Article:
Fiance of woman shot, killed by officer says he lacks answers
MINNEAPOLIS – The fiance of Justine Damond, the woman shot and killed by a Minneapolis police officer in the alley behind her home Saturday night, said his “utterly devastated” family has been told little by law enforcement about what transpired.
“We lost the dearest of people and are desperate for information,” Don Damond said Monday afternoon. “Piecing together Justine’s last moments before the homicide would provide small comfort as we grieve this tragedy.”
The officer who shot Damond has been identified as Officer Mohamed Noor. Meanwhile, state investigators have confirmed that they did not find any weapons at the scene. Sources identified his partner on the scene, who did not fire any shots, as Officer Matthew Harrity.
Minneapolis Police Chief Janee Harteau issued a statement Monday afternoon saying she would request a speedy investigation into the shooting, which she called “tragic.”
“I have many of the same questions and it is why we immediately asked for an external and independent investigation into the officer-involved shooting death,” said Harteau, who is out of state “on a personal commitment” but is receiving regular briefings and will return soon, according to a police spokesperson. “I also want to assure you that I understand why so many people have so many questions at this point. I’ve asked for the investigation to be expedited to provide transparency and to answer as many questions as quickly as we can.”
Flanked by his family while standing in front of his Fulton neighborhood home, Don Damond read a brief statement saying his fiance called 911 to report “what she believed was an active sexual assault occurring nearby.”
“Sadly, her family and I have been provided with almost no information from law enforcement regarding what happened after police arrived.”
Emergency dispatch audio posted on PoliceClips.com offers some insight into the response of police and other emergency personnel. The Twin Cities website monitors law enforcement scanner dispatches and shares them online. “Female screaming behind the building,” says the dispatcher at shortly before 11:28 p.m.
Later, an officer declares “shots fired,” and requests emergency medical personnel. “We’ve got one down” quickly follows.
A call was immediately made for emergency medical personnel to rush to the scene.
After the “shots fired” transmission, the initiation of CPR was reported from the scene, near the intersection of Washburn Avenue and 51st Street.
After the shooting, an officer says “no suspects at large.”
On Monday, the Minnesota Bureau of Criminal Apprehension said officers were responding to a 911 call of a “possible assault.” “At one point an officer fired their weapon, fatally striking a woman,” the news release said. “BCA crime scene personnel located no weapons at the scene.”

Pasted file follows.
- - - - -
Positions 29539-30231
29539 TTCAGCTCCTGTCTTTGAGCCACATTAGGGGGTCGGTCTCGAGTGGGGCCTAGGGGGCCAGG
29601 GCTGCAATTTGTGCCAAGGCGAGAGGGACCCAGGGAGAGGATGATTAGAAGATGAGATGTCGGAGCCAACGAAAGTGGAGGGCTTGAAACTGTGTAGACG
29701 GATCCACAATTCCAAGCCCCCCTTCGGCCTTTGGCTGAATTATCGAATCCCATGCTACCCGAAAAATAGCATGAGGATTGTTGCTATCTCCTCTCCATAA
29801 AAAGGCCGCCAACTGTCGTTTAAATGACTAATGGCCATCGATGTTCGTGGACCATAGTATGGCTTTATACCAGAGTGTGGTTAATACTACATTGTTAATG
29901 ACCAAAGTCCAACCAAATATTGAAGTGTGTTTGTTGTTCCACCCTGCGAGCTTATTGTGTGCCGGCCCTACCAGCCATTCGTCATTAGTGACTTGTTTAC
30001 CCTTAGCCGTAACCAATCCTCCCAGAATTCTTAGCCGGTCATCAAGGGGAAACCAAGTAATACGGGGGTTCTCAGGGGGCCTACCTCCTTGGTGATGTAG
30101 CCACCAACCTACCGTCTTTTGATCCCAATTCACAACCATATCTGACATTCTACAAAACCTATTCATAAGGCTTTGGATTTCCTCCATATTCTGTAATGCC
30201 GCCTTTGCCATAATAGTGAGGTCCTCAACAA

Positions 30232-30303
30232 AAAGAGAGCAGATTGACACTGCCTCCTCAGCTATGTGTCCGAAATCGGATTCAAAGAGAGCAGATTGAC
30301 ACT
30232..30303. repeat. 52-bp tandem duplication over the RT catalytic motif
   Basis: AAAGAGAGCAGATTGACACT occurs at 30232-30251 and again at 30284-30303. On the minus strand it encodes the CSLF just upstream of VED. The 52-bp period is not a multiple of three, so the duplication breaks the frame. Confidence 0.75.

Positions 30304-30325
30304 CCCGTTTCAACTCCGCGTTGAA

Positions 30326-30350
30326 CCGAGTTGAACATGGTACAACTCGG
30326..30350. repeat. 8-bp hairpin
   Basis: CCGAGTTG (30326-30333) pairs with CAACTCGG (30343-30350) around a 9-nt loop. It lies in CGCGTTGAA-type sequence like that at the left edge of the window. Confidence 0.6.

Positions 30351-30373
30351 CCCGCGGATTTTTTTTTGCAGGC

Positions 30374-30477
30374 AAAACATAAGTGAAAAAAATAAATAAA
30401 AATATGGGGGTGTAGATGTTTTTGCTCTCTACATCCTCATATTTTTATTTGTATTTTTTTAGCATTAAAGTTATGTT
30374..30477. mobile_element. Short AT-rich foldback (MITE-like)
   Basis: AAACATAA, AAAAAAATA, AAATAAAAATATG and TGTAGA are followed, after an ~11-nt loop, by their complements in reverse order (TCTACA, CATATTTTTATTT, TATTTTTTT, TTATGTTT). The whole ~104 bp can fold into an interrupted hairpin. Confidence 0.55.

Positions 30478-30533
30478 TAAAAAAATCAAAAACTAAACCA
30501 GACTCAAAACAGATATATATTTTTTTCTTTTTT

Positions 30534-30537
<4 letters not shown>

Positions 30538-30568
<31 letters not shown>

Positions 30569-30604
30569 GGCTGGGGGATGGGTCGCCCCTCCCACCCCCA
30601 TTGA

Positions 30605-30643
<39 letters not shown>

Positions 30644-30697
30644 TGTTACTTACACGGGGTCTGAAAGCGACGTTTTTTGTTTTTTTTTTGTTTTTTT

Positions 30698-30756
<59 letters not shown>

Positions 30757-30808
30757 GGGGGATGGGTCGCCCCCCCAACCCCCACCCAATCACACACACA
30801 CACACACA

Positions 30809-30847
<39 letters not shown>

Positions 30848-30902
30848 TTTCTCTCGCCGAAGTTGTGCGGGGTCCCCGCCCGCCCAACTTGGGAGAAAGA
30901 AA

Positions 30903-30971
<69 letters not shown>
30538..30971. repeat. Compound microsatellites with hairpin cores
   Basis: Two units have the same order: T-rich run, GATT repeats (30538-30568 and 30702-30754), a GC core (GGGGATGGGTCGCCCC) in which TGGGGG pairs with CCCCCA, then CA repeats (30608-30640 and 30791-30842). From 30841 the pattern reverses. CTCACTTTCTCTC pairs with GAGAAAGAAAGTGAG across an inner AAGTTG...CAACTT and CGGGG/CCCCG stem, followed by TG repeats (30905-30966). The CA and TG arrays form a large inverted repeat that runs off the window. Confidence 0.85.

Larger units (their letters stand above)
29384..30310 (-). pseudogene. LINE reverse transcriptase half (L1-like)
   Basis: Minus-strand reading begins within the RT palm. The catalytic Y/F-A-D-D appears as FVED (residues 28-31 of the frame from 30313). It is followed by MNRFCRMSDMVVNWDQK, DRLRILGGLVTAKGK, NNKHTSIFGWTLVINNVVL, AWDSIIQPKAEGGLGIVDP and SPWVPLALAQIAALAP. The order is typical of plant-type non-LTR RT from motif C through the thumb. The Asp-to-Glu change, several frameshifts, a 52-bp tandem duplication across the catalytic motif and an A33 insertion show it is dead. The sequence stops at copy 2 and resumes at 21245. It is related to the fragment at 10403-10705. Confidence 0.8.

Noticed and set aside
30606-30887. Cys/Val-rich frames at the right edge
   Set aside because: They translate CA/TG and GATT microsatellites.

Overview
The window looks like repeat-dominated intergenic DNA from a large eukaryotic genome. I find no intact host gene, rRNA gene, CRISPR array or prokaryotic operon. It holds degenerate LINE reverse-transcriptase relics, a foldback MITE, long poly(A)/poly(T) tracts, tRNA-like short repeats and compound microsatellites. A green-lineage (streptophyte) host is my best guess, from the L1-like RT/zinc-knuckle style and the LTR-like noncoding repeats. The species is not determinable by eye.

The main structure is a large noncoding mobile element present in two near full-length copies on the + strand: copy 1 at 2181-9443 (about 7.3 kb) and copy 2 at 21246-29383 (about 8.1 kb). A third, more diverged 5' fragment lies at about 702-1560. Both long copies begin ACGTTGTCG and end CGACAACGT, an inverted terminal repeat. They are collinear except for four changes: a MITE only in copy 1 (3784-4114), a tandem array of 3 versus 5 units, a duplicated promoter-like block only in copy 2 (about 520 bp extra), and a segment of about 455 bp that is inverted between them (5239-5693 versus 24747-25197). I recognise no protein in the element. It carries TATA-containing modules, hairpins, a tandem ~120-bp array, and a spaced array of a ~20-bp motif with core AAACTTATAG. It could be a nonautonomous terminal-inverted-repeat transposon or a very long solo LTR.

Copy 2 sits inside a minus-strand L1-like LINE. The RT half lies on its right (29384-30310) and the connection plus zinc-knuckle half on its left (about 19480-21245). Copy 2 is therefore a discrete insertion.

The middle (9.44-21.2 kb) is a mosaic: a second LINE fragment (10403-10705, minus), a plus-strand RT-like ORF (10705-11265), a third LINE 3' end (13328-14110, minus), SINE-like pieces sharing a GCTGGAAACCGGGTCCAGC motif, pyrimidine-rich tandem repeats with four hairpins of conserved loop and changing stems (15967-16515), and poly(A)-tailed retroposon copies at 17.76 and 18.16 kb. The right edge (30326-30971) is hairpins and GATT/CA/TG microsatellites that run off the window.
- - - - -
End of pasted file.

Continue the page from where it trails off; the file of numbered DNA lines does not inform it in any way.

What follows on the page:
The BCA confirmed that an autopsy has been completed. After confirming that there was no body camera or dashcam footage of the incident, the agency said the investigation “does not determine whether a law enforcement agency policy was violated. That would be reviewed through the agency’s internal affairs process.”
Don Damond was going to marry Justine Damond, who was from Sydney, Australia, in August. He described her as a teacher to many while “living a life of openness, love and kindness.”
While the couple were not yet married, Justine referred to herself as Damond on her personal website. Her maiden name was Justine Ruszczyk.
“Our lives are forever changed as a result of knowing her, she was so kind and so darn funny, she made us all laugh with her great wit and her humor,” he said. “It is difficult to fathom how to go forward without her in my life.”
The BCA has not officially named Noor, but a source confirmed that he was the shooter. Attorney Tom Plunkett is representing the officer, but declined to identify him.
The morning afterward about 200 people gathered Sunday to mourn Damond. Loving messages remain written in chalk on the sidewalk near the scene, at the end of an alley. A bouquet of flowers rested on the windshield of an SUV.
“This is about Justine; it’s about Don, a horrific thing has happened in their lives, but it reverberates through the community,” said neighbor Richard Burbach, looking on as Australian news crews gathered around the Damond home.
“I hope that the global media can continue to put enough focus on this, that there is a kind of pressure that will provide an essential ingredient that will change policing, not just in Minneapolis but the country as well.”
Minnesota Gov. Mark Dayton had no comment Monday on the shooting. Law enforcement had previously criticized Dayton for comments he made the day after Philando Castile was killed by former St. Anthony Police Officer Jeronimo Yanez.
“Would this have happened if the driver were white, if the passengers were white?” Dayton asked last year. “I don’t think it would have . ... On behalf of all decent-minded Minnesotans, we are shocked and horrified. This kind of behavior is unacceptable.”
Lt. Bob Kroll, president of the Minneapolis Police Federation as well as a spokesperson with the Somali American Police Association, declined to comment until the BCA investigation is complete.
Minneapolis police confirmed that the two officers involved are on paid administrative leave, which is standard procedure.